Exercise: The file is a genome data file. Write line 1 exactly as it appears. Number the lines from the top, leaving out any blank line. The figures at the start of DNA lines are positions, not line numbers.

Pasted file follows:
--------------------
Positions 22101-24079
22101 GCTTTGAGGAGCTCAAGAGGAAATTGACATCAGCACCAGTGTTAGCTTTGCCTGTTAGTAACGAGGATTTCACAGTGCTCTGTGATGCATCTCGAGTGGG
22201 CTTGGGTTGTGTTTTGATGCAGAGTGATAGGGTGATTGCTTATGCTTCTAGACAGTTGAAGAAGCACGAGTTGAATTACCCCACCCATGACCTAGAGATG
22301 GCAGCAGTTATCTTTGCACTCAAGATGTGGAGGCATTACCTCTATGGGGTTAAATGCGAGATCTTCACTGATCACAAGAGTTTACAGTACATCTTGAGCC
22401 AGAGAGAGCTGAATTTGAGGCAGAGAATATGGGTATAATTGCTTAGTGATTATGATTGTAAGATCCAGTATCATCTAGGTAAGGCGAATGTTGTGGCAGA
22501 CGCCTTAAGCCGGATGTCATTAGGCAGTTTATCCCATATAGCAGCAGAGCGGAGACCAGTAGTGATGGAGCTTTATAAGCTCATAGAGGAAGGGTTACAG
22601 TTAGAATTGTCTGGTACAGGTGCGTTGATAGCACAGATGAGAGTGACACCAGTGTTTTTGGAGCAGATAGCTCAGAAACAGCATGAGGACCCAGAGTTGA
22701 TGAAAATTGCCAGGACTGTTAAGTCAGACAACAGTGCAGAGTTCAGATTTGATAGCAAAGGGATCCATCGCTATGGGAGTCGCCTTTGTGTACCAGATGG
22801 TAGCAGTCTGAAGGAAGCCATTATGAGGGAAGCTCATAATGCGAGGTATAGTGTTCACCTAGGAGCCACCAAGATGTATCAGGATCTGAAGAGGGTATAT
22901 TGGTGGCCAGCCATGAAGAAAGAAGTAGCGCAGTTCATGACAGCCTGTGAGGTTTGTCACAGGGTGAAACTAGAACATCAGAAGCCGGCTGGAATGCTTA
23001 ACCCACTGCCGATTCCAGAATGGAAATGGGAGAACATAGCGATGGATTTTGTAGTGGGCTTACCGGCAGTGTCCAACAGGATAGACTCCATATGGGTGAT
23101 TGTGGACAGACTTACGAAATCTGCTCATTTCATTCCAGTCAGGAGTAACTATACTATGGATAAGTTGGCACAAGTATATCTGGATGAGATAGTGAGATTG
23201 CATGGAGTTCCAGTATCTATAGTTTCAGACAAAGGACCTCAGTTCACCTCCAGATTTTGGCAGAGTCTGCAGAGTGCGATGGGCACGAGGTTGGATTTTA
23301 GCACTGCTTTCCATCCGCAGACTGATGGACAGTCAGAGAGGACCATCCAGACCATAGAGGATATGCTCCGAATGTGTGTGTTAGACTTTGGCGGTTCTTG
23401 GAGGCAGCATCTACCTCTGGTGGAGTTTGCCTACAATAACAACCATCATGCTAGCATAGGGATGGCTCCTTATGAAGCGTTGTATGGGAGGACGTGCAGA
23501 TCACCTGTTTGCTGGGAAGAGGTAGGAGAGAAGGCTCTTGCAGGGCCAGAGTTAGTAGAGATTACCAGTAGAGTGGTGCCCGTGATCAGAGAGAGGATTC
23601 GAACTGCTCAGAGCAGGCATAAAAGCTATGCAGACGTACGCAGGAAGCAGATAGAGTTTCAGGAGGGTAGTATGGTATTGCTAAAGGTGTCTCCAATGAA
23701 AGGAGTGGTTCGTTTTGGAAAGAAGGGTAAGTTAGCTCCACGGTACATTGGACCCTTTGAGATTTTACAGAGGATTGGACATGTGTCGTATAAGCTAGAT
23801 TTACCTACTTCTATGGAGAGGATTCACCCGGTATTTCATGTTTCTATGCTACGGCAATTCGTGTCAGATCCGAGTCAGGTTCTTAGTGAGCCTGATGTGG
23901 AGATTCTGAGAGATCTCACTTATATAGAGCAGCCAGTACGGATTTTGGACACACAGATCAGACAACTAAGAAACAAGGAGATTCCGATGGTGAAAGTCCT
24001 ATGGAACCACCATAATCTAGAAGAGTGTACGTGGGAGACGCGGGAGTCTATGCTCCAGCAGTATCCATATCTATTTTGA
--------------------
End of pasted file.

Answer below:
Positions 22101-24079